There’s no better place to explore nature and history at the same time than at Yosemite National Park. Yosemite holds some of the most iconic scenery in the country and is paired with a long line of history. Once you visit the awe-inspiring landscape, it’s no wonder why it is one of the most visited attractions in the USA.
Yosemite National Park is a popular national park in eastern California and spans just shy of 750,000 square acres. Yosemite was first protected back in 1864 by President Lincoln and then established as a National Park in 1890, although it has been the home to Native Americans for thousands of years prior.
Bringing in over 4 million tourists each year, the park can get crowded during peak season. Yosemite is open year-round; however, ceratin roads or activities close during the colder and snowier months.
The park offers an array of stunning views and plenty of activities for the whole family. Some of those activities include hiking, biking, fishing, stargazing, camping, water activities, and more! Due to the changing weather throughout the seasons, certain activities may only be open certain seasons.
Here are my tips to make sure you have the best Yosemite adventure possible!
The park has 5 entry gates and each (except for the Hetch Hetchy entrance) is open 24 hours a day. The admission price varies based on the type of vehicle and passes you want to get. If you plan on visiting more than one National Park in a 12 month time period, I would recommend the ‘America the Beautiful’ pass. It is an annual pass that covers entrance and standard amenity fees for all National Parks in the US. The pass covers the pass holder and anyone else in the same private car. Also, they have various passes/prices for military, seniors, disabled, etc. Check the website for full details.
During peak season, and especially mid-day, parking in Yosemite Valley is going to be few and far between. Make sure to get there early to get a good spot and to have the most time to enjoy the park!
Gas: There is no gasoline within Yosemite Valley!! The gas right outside of the valley is often a much higher price than in nearby cities. If you can, fill up before you take off to avoid paying the higher prices.
Time of Year to Visit
I visited in the summer months and it was beautiful! Late spring and early fall are considered the best times to visit Yosemite. The park is open year-round; however, some sections do close down in the winter months due to weather conditions and the crowds during the summer months can be unruly. In the fall, you can expect some of the waterfalls to be dried up, but fewer crowds. In the spring, the weather is unexpected and it can snow into May. but mostly you’ll experience the waterfalls at their peak and flowers blooming across the park. Visit the Yosemite National Park website to learn more about the park during the different seasons.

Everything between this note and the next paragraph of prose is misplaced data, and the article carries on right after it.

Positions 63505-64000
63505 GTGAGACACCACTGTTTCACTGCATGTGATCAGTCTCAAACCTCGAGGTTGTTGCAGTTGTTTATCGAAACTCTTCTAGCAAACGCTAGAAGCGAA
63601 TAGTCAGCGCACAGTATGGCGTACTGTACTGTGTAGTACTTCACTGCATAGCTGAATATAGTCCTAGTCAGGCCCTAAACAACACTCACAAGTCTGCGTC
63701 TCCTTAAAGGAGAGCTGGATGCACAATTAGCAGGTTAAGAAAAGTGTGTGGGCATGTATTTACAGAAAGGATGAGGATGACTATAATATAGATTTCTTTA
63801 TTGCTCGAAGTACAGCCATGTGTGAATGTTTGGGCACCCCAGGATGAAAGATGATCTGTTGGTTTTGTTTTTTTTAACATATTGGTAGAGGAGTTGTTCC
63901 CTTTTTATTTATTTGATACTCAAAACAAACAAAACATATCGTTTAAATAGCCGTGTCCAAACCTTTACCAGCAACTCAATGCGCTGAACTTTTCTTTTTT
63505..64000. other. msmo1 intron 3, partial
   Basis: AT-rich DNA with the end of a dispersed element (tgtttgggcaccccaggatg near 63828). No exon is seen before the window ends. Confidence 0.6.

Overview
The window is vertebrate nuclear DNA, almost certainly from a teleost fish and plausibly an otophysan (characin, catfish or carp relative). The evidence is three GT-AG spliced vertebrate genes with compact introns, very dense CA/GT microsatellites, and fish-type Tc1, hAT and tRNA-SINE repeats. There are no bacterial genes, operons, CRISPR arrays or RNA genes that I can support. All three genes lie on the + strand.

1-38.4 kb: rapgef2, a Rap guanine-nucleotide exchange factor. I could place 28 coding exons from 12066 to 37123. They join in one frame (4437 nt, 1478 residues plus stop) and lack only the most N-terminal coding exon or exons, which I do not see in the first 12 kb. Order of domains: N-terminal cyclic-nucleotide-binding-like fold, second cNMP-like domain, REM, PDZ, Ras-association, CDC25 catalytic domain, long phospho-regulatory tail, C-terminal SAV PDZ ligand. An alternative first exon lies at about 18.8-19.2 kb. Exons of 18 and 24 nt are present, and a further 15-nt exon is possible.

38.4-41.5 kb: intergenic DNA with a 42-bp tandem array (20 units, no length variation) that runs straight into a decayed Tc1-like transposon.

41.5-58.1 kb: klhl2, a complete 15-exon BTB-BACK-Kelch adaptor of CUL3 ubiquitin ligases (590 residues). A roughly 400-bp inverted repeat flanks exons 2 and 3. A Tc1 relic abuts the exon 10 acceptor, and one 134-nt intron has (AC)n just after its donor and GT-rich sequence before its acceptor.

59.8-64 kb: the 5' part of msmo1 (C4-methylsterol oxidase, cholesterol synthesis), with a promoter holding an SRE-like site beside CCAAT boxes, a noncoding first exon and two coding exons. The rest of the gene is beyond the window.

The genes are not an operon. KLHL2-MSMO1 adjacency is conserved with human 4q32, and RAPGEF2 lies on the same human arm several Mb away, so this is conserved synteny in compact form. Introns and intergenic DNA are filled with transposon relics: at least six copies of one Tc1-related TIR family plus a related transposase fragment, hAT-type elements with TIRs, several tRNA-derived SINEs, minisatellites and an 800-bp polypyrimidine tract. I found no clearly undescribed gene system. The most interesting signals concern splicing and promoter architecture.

There are a few places to stay right within the Valley, but if you are looking for something more cost-effective, you will have the best luck staying outside of the park. We stopped through Yosemite on a road trip and stayed at the Yosemite Pines RV Park, which was about an hour west of the Visitor’s Center and offers cabins, RV slots, “Glamping” and more! When we went into the park we went in on Highway 120 and entered at the ‘Big Oak Flat’ Entrance. However, just because it has Yosemite in the name, does not mean it is near the Park! Make sure to map out where in relation your stay is to the park before booking (you don’t want to end up staying 2+ hours outside of the park)!!
Where to Eat
There are plenty of places to eat within the Valley, and outside of the Valley. On the Yosemite National Park website, you can find all of the dining options from fancy sit down dinners to a quick bite to eat on the go. Whatever you do though, do NOT leave food unattended or in your car! The bears will break into a tent, car, cabin, etc. if they suspect there is food. Special food lockers are available if you have to leave food unattended after dark.
Popular Points of Interest